What is surprising is the collapse of the Liberal support during this by-election. When this by-election was called the Liberals had a 43-point lead in the polls. Since electing Justin Trudeau as leader and having him personally campaign there, they have dropped 20 points in Labrador. That’s a significant drop in only a few weeks. Labradorians were able to see firsthand how Justin Trudeau is in over his head.Objectively, this claim is utter nonsense. Frankly, this is typical of the Karl Rove-inspired politics that Harper has been importing into Canada. It boils down to taking anything that happens and trying to spin it into an attack on your adversaries. The attempt to use it as an attack on Justin Trudeau smacks more of desperation to me.
A closer look at the numbers over the last couple of elections is much more instructive:
[hide]Canadian federal election, 2008 Party Candidate Votes % ±pp Expenditures Liberal Todd Russell 5,426 70.28 +19.75 $26,887 New Democratic Phyllis Artiss 1,378 17.85 +8.77 $5,886 Conservative Lacey Lewis 615 7.97 -31.70 $15,728 Green Nyssa Christine McLeod 302 3.91 +3.19 Total valid votes/Expense limit 7,721 99.15 $81,667 Total rejected ballots 66 0.85 +0.40 Turnout 7,787 38.60 -19.8 Eligible voters 20,175 – – Liberal hold Swing +5.49
[hide] Canadian federal election, 2011: Labrador Party Candidate Votes % ±pp Conservative Peter Penashue 4,256 39.81 +31.84 Liberal Todd Russell 4,177 39.07 -31.21 New Democratic Jacob Larkin 2,120 19.83 +1.98 Green George C.R. Barrett 139 1.30 -2.61 Total valid votes 10,692 100.00 Total rejected ballots 52 0.48 -0.37 Turnout 10,744 53.44 +14.84 Eligible voters 20,104 Conservative gain from Liberal Swing +31.5%
[hide] Canadian federal by-election, May 13, 2013: Labrador Party Candidate Votes % ±pp Liberal Yvonne Jones 5,814 48.21 +9.14% Conservative Peter Penashue 3,922 32.52 -7.29% New Democratic Harry Borlase 2,273 18.85 -0.98% Libertarian Norman Andrews 50 0.41 - Total valid votes/Expense limit 12,059 100.00 Total rejected ballots Turnout 12,059 59.55 +6.11% Eligible voters 20,251 Called on the resignation of Peter Penashue, March 14, 2013 Liberal gain from Conservative Swing +9.14%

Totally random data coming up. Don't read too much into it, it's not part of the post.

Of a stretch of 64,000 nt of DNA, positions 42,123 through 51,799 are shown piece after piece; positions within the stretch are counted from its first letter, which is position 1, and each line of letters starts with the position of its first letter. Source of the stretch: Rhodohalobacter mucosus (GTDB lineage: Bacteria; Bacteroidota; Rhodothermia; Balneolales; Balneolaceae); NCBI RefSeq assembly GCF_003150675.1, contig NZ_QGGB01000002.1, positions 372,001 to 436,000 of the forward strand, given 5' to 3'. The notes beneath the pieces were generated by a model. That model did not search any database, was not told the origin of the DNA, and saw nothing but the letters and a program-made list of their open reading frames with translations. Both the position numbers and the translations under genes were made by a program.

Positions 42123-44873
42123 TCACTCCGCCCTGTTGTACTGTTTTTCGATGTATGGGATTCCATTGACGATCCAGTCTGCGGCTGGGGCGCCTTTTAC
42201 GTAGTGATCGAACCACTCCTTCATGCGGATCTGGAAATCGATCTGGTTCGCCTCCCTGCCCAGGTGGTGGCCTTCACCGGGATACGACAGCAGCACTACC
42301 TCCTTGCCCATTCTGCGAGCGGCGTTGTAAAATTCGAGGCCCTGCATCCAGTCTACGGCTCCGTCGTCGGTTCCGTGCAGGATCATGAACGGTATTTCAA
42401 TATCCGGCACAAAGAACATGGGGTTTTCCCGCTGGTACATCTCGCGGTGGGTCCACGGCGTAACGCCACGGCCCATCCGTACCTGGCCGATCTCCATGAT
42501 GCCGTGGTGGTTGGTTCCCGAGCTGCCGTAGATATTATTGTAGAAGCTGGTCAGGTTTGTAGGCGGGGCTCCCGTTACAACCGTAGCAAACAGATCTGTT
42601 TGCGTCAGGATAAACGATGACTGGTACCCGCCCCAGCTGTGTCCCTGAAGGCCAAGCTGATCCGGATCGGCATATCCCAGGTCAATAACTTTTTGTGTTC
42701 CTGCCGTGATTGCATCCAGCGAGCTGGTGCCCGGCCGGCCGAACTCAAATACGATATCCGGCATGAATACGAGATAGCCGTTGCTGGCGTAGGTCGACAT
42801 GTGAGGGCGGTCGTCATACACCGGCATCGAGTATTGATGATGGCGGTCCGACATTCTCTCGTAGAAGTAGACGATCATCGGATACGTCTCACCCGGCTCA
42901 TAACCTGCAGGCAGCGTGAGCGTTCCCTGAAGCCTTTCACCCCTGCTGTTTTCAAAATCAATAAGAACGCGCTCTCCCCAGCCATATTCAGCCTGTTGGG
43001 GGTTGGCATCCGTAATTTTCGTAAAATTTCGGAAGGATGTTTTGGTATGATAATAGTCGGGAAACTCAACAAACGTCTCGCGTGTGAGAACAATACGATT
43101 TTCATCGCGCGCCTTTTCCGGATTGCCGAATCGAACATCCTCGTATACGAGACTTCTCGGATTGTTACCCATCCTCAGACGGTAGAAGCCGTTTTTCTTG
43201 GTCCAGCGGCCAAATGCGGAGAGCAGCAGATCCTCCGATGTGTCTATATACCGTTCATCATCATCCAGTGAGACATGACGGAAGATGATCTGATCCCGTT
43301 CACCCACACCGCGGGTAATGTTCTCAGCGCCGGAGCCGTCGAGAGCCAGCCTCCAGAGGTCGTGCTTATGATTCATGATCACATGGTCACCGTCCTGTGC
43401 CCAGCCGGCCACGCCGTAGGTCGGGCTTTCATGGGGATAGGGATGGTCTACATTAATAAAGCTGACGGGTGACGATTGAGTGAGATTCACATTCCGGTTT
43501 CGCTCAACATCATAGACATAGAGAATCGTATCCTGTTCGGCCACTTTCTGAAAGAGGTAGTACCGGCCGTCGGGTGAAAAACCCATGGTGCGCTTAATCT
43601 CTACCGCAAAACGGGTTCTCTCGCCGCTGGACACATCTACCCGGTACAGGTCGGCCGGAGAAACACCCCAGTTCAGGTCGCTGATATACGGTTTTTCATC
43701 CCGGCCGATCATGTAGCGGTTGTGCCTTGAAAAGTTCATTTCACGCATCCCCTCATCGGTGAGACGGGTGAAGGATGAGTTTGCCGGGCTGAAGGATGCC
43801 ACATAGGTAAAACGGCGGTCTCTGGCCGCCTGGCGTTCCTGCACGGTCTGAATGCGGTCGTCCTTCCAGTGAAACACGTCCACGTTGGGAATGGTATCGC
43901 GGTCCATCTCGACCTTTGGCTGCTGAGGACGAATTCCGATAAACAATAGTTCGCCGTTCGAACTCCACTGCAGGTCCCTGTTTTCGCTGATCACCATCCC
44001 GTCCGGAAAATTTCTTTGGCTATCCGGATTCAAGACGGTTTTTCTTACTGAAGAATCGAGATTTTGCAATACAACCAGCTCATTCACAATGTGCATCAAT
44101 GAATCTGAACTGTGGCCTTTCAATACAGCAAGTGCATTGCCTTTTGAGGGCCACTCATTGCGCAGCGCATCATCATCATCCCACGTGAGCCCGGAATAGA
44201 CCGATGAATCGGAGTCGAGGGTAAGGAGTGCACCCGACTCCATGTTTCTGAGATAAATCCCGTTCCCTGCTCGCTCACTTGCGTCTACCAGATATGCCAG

What we really see in these numbers is a collapse in the voter turnout in 2008, with it dropping to 38.6%, followed by a gradual recovery to 59.55% turnout in yesterday's byelection.
Penashue barely won in the 2011 election, winning on a margin of less than 100 ballots. Hardly a ringing endorsement of support for Penashue in the first place.
Yvonne Jones took the riding in the by-election with a 5,814 votes - slightly more than the 5,426 votes Todd Russell won with in 2008. In comparison, Penashue took the riding in 2011 with 4,256 votes and went down to defeat with 3,922 votes last night.
Practically speaking, this sounds to me more like a greater level of voter engagement took place, and a lot of people who sat on their thumbs in either 2008 or 2011 came out and voted.
Given that this by-election was already underway when Justin Trudeau became the Liberal leader, and the lavish promises made on Penashue's behalf by the Conservatives during the latter half of the campaign, it seems to me that the Conservatives are reaching pretty far to try and spin this as some kind of voter comment on Justin Trudeau as Liberal leader.
In fact, since this is the first time that the Harper Conservatives have lost a seat on a by-election, I would say that it seems to me much more of a condemnation of the Conservative party which keeps on playing by its own arbitrary rulebook.